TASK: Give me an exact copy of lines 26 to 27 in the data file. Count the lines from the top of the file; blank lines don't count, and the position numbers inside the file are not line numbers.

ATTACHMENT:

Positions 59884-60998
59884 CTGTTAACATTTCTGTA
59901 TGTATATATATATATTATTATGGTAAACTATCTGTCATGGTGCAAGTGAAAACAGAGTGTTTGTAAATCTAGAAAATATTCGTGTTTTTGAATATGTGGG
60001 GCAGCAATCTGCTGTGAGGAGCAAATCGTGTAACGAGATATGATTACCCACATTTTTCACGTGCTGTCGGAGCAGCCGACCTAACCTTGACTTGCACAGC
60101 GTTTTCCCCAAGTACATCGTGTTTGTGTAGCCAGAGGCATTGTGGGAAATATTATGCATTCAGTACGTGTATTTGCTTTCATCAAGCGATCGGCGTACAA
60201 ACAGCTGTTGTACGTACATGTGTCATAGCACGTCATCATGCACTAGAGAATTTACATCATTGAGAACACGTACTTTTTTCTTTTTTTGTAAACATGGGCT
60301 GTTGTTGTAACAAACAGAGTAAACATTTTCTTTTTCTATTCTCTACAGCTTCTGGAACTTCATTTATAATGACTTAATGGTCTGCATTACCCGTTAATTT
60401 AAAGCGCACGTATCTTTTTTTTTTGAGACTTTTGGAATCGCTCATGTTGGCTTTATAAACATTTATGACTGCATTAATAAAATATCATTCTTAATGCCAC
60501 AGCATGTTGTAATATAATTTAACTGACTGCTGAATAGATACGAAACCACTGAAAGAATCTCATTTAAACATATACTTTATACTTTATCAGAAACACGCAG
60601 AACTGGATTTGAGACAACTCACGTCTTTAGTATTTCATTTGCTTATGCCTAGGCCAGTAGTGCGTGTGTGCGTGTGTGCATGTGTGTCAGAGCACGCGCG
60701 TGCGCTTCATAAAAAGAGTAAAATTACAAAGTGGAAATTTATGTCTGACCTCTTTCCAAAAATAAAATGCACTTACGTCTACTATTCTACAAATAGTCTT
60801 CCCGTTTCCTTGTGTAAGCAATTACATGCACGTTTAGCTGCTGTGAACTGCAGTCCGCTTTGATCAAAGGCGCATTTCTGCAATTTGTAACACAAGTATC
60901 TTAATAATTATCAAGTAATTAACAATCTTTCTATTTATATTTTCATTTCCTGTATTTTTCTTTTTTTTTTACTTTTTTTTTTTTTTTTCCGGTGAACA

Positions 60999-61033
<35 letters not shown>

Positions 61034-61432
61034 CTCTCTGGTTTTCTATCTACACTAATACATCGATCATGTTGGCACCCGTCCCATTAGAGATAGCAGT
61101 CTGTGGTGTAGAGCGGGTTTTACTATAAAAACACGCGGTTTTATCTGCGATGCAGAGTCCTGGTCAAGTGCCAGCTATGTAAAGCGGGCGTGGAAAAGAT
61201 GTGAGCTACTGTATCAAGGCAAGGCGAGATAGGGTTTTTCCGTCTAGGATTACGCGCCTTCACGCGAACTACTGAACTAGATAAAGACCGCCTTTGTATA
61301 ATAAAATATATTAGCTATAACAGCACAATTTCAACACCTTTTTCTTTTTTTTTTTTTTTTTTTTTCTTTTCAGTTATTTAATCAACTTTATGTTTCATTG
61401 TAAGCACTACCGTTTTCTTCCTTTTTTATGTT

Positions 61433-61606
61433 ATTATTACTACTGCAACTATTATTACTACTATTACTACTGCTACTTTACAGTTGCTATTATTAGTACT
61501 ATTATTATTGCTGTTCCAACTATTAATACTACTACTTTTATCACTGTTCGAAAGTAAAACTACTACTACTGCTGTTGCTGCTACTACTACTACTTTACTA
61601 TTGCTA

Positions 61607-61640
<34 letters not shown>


Positions 61607-61640
<34 letters not shown>